“Homesick” could take on a new meaning for you once you realize that common things in your home may be affecting your health.
While home can be a safe space, if not cleaned properly it can also become a petri dish of substances that can make you sick.
With so much to worry about, it can be easy to overlook the little things, but even those little things can have an effect on your body.
“People really should pay more attention to good old-fashioned cleaning to stay healthy,” according to Mike Bidwell, president and CEO of Neighborly, a network of home service brands.
Here are some things in your home that are virtually invisible, or would require a closer look, and could be affecting your immune system.
- Uncleaned air filters
- Germs, especially in bathrooms or kitchens.
Uncleaned air filters
If you don’t change your air filters often enough, you’re likely reducing the air quality in your home, says Bidwell.
An uncleaned air filter can trigger allergies and offer less ventilation in your home, reducing your protection against respiratory viruses, he adds.
“This is about the simplest thing a homeowner can do to maintain good indoor air quality, especially during flu season and [with] other circulating respiratory viruses,” says Bidwell.
Even in the warmer months, dust buildup on the filters can make your allergy symptoms worse because pollen and mold can be sucked into the unit and redistributed around the house, he says.
Bidwell recommends changing your air filter at least quarterly to avoid these results. If you have a pet or suffer from allergies, he suggests replacing it every 60 days.
Mold is not as big of a concern in homes because it is more prevalent outdoors, according to Dr. Andrej Spec, associate professor of medicine and director of the Invasive Fungal Infections Clinic at Washington University School of Medicine in St. Louis.
In fact, mold is in every space that people have occupied; the damage lies in large doses inside the home, Spec says.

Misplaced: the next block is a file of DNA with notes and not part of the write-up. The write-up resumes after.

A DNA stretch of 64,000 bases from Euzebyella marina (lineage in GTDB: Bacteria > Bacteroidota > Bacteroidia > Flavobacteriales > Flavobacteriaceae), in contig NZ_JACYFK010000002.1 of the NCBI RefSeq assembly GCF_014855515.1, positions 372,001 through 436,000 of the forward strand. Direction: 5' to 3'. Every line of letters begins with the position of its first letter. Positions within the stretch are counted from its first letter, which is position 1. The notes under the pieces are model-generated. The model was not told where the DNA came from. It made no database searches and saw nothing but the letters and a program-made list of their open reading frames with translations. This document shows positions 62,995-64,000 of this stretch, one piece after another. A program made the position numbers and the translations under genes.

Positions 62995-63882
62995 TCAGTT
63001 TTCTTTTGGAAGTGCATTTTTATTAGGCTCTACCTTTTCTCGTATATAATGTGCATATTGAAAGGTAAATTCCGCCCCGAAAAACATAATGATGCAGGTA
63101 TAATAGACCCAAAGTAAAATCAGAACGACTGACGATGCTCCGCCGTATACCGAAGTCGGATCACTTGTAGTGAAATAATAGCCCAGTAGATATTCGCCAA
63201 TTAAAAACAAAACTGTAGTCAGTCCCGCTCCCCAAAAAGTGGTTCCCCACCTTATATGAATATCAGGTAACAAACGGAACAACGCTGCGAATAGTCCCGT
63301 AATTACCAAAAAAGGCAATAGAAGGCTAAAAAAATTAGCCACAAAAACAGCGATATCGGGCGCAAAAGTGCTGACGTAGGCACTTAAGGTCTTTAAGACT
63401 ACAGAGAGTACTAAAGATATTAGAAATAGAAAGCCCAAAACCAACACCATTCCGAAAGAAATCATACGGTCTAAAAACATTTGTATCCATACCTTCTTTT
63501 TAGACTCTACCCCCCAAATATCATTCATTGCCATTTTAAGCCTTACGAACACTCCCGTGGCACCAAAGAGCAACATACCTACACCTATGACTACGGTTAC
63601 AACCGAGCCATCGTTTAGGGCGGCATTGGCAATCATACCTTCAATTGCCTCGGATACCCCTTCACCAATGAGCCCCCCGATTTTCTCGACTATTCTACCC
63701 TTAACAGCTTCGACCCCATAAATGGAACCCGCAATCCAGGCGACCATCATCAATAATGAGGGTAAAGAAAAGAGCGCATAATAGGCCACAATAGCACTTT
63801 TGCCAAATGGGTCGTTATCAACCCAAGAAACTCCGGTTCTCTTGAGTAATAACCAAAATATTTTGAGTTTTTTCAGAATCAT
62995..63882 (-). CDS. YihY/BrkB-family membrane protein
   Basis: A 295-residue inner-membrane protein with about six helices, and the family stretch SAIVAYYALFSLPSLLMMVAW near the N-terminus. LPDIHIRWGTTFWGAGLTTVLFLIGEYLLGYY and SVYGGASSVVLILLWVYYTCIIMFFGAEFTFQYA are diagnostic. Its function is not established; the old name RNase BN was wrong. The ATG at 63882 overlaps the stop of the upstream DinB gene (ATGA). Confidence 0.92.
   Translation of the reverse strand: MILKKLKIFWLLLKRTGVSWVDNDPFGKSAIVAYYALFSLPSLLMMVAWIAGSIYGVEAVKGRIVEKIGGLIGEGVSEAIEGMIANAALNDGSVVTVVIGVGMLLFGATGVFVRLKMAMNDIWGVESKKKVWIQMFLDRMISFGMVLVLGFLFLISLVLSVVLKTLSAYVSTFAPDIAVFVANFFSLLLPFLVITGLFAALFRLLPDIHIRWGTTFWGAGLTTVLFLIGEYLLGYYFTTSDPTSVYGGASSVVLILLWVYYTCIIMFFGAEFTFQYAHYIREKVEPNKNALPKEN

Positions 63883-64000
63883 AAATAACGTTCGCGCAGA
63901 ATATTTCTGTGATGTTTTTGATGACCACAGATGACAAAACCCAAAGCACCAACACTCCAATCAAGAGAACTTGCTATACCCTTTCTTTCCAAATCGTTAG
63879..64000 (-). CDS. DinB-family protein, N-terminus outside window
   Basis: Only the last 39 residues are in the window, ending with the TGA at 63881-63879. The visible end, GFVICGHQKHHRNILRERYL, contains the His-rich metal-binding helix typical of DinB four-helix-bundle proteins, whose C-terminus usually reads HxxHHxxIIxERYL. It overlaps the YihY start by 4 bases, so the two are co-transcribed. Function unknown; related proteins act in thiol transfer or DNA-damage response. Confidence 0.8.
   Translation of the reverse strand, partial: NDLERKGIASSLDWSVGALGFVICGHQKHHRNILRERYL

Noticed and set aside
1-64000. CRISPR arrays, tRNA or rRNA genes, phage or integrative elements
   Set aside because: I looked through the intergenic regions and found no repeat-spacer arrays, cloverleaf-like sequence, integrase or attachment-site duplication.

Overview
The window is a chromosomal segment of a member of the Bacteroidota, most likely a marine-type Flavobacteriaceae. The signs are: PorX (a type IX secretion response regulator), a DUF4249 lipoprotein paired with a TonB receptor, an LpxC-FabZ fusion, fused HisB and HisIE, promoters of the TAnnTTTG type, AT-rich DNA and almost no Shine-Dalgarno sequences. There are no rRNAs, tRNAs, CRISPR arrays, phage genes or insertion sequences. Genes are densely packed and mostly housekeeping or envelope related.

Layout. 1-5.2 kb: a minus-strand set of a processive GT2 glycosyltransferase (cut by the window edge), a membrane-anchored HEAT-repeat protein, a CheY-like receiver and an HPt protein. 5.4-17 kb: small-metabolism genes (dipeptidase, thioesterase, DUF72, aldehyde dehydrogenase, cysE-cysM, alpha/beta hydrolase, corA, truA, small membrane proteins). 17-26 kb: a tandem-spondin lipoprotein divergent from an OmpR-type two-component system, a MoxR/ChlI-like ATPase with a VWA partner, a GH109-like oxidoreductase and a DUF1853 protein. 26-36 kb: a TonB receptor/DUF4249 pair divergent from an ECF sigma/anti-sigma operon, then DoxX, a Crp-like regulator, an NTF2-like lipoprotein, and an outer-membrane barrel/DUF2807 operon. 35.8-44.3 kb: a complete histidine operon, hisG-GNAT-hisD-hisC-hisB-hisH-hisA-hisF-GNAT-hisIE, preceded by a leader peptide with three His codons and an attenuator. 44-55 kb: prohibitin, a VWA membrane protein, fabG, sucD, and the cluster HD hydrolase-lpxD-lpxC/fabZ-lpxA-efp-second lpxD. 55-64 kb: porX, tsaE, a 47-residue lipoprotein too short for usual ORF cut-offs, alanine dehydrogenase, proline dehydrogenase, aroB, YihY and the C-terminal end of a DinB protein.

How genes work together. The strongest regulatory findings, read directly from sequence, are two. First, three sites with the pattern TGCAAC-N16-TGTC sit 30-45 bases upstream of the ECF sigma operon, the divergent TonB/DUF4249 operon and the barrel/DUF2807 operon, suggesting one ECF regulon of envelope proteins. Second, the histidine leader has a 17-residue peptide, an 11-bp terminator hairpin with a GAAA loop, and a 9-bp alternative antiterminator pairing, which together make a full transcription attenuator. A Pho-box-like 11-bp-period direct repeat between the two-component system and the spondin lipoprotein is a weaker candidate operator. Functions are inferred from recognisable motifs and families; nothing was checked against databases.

“Some people in their homes may have very high levels of mold. More commonly, what you’ll see is worsening allergies and asthma,” Spec says.
This occurs most often in people who are already prone to allergies and asthma, he adds.
According to Bidwell, common places in the home where mold can be seen are:
- Where the tile meets the tub in the bathroom
- Around or in appliances, especially front-loading washers
- Under sinks, especially cabinets under the kitchen sink
- Bathroom cabinets near or under a sink
Using a solution of bleach and water in a spray bottle, you can likely clean mold off hard, nonporous surfaces while wearing rubber gloves and eye protection, says Bidwell. “Saturate it completely and let it sit for an hour or two,” she says.
It’s important to make sure you dilute every six to eight ounces of bleach with a gallon of water, she advises.
soft surfaces with mold on them, including drywall and insulation, should be thrown, adds Bidwell. Y Spec strongly discourages the use of bleach on wood surfaces; instead, he suggests using vinegar to stop mold from growing in those places.
If cleaning up the mold in your home feels beyond your reach or the mold has spread too far, both experts recommend hiring a professional to do the job.
Germs on hard surfaces
During flu season, Bidwell encourages you to clean the hard surfaces in your home more often. This includes doorknobs, light switches, handles, keyboards, toilets, and remote controls.
“By the way, those [products] need a few minutes to work. You can’t just spray it on and then dry it right away,” he points out.
You should also pay extra attention to rooms like kitchens and bathrooms, where most germs tend to accumulate, especially if you have kids at school who can bring viruses home, she adds.
“It’s nice to just walk around and check these things out sometimes,” says Bidwell.
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